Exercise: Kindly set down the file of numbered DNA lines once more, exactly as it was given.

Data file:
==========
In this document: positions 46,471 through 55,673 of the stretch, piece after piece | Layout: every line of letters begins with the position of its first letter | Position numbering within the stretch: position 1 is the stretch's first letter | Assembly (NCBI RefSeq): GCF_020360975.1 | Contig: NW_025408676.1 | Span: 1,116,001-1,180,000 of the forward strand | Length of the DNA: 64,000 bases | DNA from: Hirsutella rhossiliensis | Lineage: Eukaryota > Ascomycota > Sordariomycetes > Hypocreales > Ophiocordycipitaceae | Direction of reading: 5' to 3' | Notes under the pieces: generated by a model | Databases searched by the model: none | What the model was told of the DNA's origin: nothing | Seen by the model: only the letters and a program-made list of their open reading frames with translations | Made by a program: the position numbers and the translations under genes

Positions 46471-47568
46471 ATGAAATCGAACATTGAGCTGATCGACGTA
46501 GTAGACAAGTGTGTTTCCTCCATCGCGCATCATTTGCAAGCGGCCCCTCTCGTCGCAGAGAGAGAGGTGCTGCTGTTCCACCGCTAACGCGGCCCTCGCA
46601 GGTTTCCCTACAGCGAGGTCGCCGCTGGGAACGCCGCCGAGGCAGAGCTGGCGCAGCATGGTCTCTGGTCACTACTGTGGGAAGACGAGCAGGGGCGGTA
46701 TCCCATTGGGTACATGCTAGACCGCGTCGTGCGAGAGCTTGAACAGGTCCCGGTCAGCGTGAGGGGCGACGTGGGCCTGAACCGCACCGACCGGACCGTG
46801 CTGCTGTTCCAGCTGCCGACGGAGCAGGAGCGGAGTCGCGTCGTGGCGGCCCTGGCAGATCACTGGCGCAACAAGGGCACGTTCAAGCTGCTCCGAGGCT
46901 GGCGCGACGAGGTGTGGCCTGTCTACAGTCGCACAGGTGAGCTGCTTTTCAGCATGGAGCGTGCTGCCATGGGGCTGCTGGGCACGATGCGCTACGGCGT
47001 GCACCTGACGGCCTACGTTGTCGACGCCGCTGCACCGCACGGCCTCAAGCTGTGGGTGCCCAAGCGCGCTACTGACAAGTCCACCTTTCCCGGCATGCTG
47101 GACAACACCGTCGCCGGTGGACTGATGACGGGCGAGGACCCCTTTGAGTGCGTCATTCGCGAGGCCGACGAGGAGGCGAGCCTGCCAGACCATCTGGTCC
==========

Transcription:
In this document: positions 46,471 through 55,673 of the stretch, piece after piece | Layout: every line of letters begins with the position of its first letter | Position numbering within the stretch: position 1 is the stretch's first letter | Assembly (NCBI RefSeq): GCF_020360975.1 | Contig: NW_025408676.1 | Span: 1,116,001-1,180,000 of the forward strand | Length of the DNA: 64,000 bases | DNA from: Hirsutella rhossiliensis | Lineage: Eukaryota > Ascomycota > Sordariomycetes > Hypocreales > Ophiocordycipitaceae | Direction of reading: 5' to 3' | Notes under the pieces: generated by a model | Databases searched by the model: none | What the model was told of the DNA's origin: nothing | Seen by the model: only the letters and a program-made list of their open reading frames with translations | Made by a program: the position numbers and the translations under genes

Positions 46471-47568
46471 ATGAAATCGAACATTGAGCTGATCGACGTA
46501 GTAGACAAGTGTGTTTCCTCCATCGCGCATCATTTGCAAGCGGCCCCTCTCGTCGCAGAGAGAGAGGTGCTGCTGTTCCACCGCTAACGCGGCCCTCGCA
46601 GGTTTCCCTACAGCGAGGTCGCCGCTGGGAACGCCGCCGAGGCAGAGCTGGCGCAGCATGGTCTCTGGTCACTACTGTGGGAAGACGAGCAGGGGCGGTA
46701 TCCCATTGGGTACATGCTAGACCGCGTCGTGCGAGAGCTTGAACAGGTCCCGGTCAGCGTGAGGGGCGACGTGGGCCTGAACCGCACCGACCGGACCGTG
46801 CTGCTGTTCCAGCTGCCGACGGAGCAGGAGCGGAGTCGCGTCGTGGCGGCCCTGGCAGATCACTGGCGCAACAAGGGCACGTTCAAGCTGCTCCGAGGCT
46901 GGCGCGACGAGGTGTGGCCTGTCTACAGTCGCACAGGTGAGCTGCTTTTCAGCATGGAGCGTGCTGCCATGGGGCTGCTGGGCACGATGCGCTACGGCGT
47001 GCACCTGACGGCCTACGTTGTCGACGCCGCTGCACCGCACGGCCTCAAGCTGTGGGTGCCCAAGCGCGCTACTGACAAGTCCACCTTTCCCGGCATGCTG
47101 GACAACACCGTCGCCGGTGGACTGATGACGGGCGAGGACCCCTTTGAGTGCGTCATTCGCGAGGCCGACGAGGAGGCGAGCCTGCCAGACCATCTGGTCC